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Effect of Changing Case Definitions for COVID-19 on the Epidemic Curve and Transmission Parameters in Mainland China: A Modelling Study

Published time: 21 April 2020

Authors: Tim K Tsang, Peng Wu, Yun Lin, Eric H Y Lau, Gabriel M Leung, Benjamin J Cowling

Keywords: Covd-19, epidemic, China, modelling study



When a new infectious disease emerges, appropriate case definitions are important for clinical diagnosis and for public health surveillance. Tracking case numbers over time is important to establish the speed of spread and the effectiveness of interventions. We aimed to assess whether changes in case definitions affected inferences on the transmission dynamics of coronavirus disease 2019 (COVID-19) in China.


We examined changes in the case definition for COVID-19 in mainland China during the first epidemic wave. We used exponential growth models to estimate how changes in the case definitions affected the number of cases reported each day. We then inferred how the epidemic curve would have appeared if the same case definition had been used throughout the epidemic.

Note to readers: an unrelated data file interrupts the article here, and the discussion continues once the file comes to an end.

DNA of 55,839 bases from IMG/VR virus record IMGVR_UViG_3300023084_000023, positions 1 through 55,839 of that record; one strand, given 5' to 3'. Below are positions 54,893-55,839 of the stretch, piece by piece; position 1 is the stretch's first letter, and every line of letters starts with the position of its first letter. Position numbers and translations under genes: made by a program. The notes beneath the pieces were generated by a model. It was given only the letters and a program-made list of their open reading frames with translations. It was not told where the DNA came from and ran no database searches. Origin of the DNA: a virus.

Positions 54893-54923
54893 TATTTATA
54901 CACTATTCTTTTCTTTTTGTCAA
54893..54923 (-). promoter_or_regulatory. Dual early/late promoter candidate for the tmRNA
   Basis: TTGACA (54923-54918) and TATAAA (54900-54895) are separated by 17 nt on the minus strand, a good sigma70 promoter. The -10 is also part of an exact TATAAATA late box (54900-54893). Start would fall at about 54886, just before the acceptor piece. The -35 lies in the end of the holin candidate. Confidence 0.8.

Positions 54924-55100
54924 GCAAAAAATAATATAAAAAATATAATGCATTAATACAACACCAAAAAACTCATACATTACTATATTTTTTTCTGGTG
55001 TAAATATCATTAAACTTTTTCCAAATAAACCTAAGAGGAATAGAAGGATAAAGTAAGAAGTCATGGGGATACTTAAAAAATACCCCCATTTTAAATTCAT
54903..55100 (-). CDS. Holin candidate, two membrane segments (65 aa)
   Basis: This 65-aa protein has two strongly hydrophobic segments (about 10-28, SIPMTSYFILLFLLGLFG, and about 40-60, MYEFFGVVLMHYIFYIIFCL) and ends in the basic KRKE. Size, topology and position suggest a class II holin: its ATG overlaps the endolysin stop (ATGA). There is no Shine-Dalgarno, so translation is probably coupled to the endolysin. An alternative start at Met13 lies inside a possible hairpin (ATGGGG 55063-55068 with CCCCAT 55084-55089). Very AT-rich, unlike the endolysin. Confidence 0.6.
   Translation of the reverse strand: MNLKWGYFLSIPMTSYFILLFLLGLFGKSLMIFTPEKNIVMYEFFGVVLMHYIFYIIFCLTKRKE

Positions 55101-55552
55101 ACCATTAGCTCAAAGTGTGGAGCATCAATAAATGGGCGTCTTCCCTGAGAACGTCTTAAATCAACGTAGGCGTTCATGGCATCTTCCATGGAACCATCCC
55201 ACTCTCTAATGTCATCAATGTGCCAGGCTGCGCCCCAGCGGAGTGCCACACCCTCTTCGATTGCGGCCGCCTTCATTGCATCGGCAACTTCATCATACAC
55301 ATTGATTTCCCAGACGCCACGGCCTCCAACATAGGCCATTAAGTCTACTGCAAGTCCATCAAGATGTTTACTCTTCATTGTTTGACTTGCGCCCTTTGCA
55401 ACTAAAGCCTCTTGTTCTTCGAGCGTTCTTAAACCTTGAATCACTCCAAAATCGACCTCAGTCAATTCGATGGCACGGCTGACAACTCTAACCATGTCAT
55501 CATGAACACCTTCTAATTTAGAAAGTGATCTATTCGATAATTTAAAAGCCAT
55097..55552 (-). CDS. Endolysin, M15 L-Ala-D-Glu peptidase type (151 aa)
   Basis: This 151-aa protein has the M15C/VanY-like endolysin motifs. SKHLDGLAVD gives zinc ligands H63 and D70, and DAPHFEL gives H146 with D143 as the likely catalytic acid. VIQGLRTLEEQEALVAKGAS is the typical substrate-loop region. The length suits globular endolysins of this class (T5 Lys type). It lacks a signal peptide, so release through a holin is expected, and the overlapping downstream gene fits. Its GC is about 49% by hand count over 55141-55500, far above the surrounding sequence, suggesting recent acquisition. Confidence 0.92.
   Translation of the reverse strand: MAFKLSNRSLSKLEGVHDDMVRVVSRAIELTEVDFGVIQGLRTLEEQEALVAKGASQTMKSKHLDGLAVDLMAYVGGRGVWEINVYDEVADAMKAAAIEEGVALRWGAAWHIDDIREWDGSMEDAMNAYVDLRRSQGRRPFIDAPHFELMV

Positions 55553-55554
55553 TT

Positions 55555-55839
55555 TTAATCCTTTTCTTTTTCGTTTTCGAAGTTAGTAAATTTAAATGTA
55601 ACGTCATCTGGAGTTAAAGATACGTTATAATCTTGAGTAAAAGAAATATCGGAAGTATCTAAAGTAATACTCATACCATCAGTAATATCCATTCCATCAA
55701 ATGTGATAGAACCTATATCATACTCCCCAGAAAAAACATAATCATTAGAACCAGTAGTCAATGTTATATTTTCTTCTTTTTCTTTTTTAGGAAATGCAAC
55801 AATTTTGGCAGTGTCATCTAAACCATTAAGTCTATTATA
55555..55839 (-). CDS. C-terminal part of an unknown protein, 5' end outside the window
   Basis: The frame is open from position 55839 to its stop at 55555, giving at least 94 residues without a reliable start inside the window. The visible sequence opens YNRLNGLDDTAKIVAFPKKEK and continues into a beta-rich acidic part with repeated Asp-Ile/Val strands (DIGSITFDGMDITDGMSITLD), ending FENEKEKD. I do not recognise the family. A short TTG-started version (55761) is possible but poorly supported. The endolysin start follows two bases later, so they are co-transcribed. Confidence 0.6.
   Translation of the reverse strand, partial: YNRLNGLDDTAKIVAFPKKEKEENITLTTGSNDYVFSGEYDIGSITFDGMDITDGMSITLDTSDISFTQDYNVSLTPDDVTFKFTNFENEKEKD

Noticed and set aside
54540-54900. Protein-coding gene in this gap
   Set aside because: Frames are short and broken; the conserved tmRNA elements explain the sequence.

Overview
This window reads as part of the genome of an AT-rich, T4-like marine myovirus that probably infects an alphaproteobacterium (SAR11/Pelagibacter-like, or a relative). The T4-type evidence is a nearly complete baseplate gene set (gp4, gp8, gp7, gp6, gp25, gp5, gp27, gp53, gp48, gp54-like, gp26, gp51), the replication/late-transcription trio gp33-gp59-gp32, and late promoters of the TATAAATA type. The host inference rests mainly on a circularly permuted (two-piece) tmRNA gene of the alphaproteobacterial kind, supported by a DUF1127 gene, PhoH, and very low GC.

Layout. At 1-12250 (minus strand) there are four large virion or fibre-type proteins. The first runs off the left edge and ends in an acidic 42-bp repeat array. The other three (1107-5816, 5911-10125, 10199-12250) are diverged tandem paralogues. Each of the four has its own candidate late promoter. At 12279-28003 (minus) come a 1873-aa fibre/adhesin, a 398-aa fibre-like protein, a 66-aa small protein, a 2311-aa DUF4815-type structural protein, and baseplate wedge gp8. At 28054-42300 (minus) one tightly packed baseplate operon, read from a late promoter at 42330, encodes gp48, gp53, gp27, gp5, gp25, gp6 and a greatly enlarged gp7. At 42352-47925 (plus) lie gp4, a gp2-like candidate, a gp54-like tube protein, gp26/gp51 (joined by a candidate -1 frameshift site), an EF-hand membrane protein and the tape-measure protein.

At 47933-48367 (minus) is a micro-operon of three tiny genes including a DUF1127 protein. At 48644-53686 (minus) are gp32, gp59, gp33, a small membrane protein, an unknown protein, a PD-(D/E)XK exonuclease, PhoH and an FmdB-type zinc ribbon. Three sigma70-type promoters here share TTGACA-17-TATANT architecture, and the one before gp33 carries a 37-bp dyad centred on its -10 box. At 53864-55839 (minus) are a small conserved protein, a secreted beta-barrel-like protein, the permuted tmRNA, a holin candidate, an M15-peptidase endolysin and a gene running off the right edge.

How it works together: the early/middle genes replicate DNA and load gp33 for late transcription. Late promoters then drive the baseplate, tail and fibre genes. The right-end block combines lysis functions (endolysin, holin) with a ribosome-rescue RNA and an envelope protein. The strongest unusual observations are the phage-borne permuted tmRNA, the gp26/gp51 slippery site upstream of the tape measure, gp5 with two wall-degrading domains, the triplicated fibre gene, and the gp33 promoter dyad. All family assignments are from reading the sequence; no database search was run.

From Jan 15 to March 3, 2020, seven versions of the case definition for COVID-19 were issued by the National Health Commission in China. We estimated that when the case definitions were changed, the proportion of infections being detected as cases increased by 7·1 times (95% credible interval [CrI] 4·8–10·9) from version 1 to 2, 2·8 times (1·9–4·2) from version 2 to 4, and 4·2 times (2·6–7·3) from version 4 to 5. If the fifth version of the case definition had been applied throughout the outbreak with sufficient testing capacity, we estimated that by Feb 20, 2020, there would have been 232000 (95% CrI 161000–359000) confirmed cases in China as opposed to the 55508 confirmed cases reported. Interpretation

The case definition was initially narrow and was gradually broadened to allow detection of more cases as knowledge increased, particularly milder cases and those without epidemiological links to Wuhan, China, or other known cases. These changes should be taken into account when making inferences on epidemic growth rates and doubling times, and therefore on the reproductive number, to avoid bias.

Effect of changing case definitions for COVID-19 on the epidemic curve and transmission parameters in mainland China a modelling study



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